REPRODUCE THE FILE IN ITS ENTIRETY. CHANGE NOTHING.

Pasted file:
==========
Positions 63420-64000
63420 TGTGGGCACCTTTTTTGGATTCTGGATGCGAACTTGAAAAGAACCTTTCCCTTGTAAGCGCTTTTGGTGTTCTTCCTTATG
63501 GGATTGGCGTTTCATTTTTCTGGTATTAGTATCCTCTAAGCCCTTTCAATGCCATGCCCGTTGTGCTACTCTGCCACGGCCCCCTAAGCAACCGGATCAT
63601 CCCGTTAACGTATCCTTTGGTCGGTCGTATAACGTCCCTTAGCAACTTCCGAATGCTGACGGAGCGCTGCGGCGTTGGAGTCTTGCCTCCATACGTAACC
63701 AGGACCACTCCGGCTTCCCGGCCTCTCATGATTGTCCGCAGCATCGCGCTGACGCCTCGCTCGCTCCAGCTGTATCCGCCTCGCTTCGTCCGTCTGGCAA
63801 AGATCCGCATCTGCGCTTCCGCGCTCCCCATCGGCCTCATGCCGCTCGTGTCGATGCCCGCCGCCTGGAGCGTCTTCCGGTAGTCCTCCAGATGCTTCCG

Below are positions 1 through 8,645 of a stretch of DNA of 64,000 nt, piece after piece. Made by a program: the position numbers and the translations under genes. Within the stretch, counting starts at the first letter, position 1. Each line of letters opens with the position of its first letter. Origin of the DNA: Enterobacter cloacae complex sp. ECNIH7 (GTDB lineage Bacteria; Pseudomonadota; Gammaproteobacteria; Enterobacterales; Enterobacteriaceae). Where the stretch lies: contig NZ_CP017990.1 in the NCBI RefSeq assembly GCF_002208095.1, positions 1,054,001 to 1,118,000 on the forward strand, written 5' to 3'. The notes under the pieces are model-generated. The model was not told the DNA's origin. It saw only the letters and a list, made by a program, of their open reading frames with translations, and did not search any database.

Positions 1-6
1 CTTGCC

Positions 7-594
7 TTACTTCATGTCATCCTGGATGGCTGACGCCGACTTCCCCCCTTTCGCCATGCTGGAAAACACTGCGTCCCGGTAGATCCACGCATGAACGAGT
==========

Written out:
Positions 63420-64000
63420 TGTGGGCACCTTTTTTGGATTCTGGATGCGAACTTGAAAAGAACCTTTCCCTTGTAAGCGCTTTTGGTGTTCTTCCTTATG
63501 GGATTGGCGTTTCATTTTTCTGGTATTAGTATCCTCTAAGCCCTTTCAATGCCATGCCCGTTGTGCTACTCTGCCACGGCCCCCTAAGCAACCGGATCAT
63601 CCCGTTAACGTATCCTTTGGTCGGTCGTATAACGTCCCTTAGCAACTTCCGAATGCTGACGGAGCGCTGCGGCGTTGGAGTCTTGCCTCCATACGTAACC
63701 AGGACCACTCCGGCTTCCCGGCCTCTCATGATTGTCCGCAGCATCGCGCTGACGCCTCGCTCGCTCCAGCTGTATCCGCCTCGCTTCGTCCGTCTGGCAA
63801 AGATCCGCATCTGCGCTTCCGCGCTCCCCATCGGCCTCATGCCGCTCGTGTCGATGCCCGCCGCCTGGAGCGTCTTCCGGTAGTCCTCCAGATGCTTCCG

Below are positions 1 through 8,645 of a stretch of DNA of 64,000 nt, piece after piece. Made by a program: the position numbers and the translations under genes. Within the stretch, counting starts at the first letter, position 1. Each line of letters opens with the position of its first letter. Origin of the DNA: Enterobacter cloacae complex sp. ECNIH7 (GTDB lineage Bacteria; Pseudomonadota; Gammaproteobacteria; Enterobacterales; Enterobacteriaceae). Where the stretch lies: contig NZ_CP017990.1 in the NCBI RefSeq assembly GCF_002208095.1, positions 1,054,001 to 1,118,000 on the forward strand, written 5' to 3'. The notes under the pieces are model-generated. The model was not told the DNA's origin. It saw only the letters and a list, made by a program, of their open reading frames with translations, and did not search any database.

Positions 1-6
1 CTTGCC

Positions 7-594
7 TTACTTCATGTCATCCTGGATGGCTGACGCCGACTTCCCCCCTTTCGCCATGCTGGAAAACACTGCGTCCCGGTAGATCCACGCATGAACGAGT